Work on fixing the Mauao base track has begun with the aim of opening it to the public by Christmas.

Tauranga City Council said in a statement that contractors and council staff had started pruning trees and preparing the site for major works to begin early next week as they look to repair damage caused by ex-cyclone Debbie in April 2017.

The project has proceeded rapidly since a new council was elected in October, with frequent meetings between Tauranga mayor Tenby Powell, staff, the Mauao Trust, Heritage New Zealand and contractors to plan the works and get them under way as soon as possible.

Powell said it was time to get moving and fix the track so it could be enjoyed by everyone.

Advertisement

"Mauao is a special place that is unique to Tauranga, and people have been waiting a long time for the track to be restored.

 Some engineers, council staff, iwi representatives, planners and Heritage New Zealand representatives discuss future options for Mauao's base track. Photo / Kiri Gillespie
Some engineers, council staff, iwi representatives, planners and Heritage New Zealand representatives discuss future options for Mauao's base track. Photo / Kiri Gillespie

"We intend to repair the track quickly, and to come in at a fraction of the original budget," he said.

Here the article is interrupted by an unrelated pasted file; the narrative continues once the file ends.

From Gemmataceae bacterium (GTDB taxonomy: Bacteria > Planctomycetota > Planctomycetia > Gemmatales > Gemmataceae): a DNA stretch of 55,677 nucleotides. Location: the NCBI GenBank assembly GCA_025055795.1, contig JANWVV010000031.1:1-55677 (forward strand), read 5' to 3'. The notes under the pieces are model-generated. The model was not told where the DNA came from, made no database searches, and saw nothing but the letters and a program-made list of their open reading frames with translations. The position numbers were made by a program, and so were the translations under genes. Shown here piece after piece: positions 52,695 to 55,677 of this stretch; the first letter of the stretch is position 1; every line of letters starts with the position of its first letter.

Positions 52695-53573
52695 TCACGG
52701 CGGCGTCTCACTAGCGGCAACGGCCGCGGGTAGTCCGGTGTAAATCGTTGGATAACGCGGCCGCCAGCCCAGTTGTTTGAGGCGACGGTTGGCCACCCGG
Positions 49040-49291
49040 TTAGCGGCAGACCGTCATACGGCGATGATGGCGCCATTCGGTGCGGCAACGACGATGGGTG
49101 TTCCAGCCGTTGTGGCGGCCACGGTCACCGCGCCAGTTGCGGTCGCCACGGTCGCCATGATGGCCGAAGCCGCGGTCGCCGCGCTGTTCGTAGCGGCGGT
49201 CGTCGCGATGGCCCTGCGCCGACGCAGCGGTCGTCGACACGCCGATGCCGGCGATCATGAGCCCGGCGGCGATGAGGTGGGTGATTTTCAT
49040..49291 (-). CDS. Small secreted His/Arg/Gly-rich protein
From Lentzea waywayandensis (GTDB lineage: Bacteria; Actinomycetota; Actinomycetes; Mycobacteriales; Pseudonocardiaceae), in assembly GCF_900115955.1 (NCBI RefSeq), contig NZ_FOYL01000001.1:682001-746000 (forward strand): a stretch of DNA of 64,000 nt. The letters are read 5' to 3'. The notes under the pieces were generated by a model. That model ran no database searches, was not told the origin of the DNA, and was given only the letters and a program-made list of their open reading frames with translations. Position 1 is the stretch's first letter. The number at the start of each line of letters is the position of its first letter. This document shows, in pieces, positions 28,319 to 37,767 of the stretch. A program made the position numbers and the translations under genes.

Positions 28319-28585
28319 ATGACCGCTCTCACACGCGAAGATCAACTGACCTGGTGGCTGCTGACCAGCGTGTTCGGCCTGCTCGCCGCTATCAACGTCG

The statement did not say how much the repairs were expected to cost or how it would be funded.

According to the council, the quick action was part of a shift on their part to work more closely with communities to meet their needs and desires. Powell said it could not have happened without close collaboration with iwi.

READ MORE:
Mauao base track decision put on hold after costs jump by millions
Mauao base track reopens
Let us fix it - Mount residents rally for base track fix
Consent wait for new Mount Maunganui (Mauao) base track section

He said the new mantra at the council was one of 'active governance'.

"This means that intervention will take place if agreed plans go off track – including building and maintaining relationships with key partners in an environment of transparency and trust," he said.

After the cyclone, steps were installed to let people walk a loop around Mauao. This was considered a short-term fix because people with wheelchairs, prams and other mobility issues were unable to use the steps.

Advertisement

The plan for a permanent fix first approved by the council involved building a new 350m section of track and boardwalks along the beach. It would have been resilient to future slips. The last council got resource consent for the work but agreed to look at other options for fixing the track after cost estimates skyrocketed - potentially millions more than the $4.65 million budget approved.

The new plan involves minor excavations, clearing away the slip, re-aligning the track along the slope, installing a hand-rail and improving drainage.

The slope will be stabilised with landscaping, geotextile cloth and a method called 'soil nailing'.

The council said the Mauao Trust had been involved in putting the plan together.

The trust represents the three iwi of Tauranga Moana, who collectively own Mauao.

The new section of track will be less resilient to future slips, but is resilient enough to be acceptable to the trust, the mayor and Ngā Poutiriao ō Mauao, Mauao Joint Administration Board, the council said.

It was also expected to cost much less than the approved budget.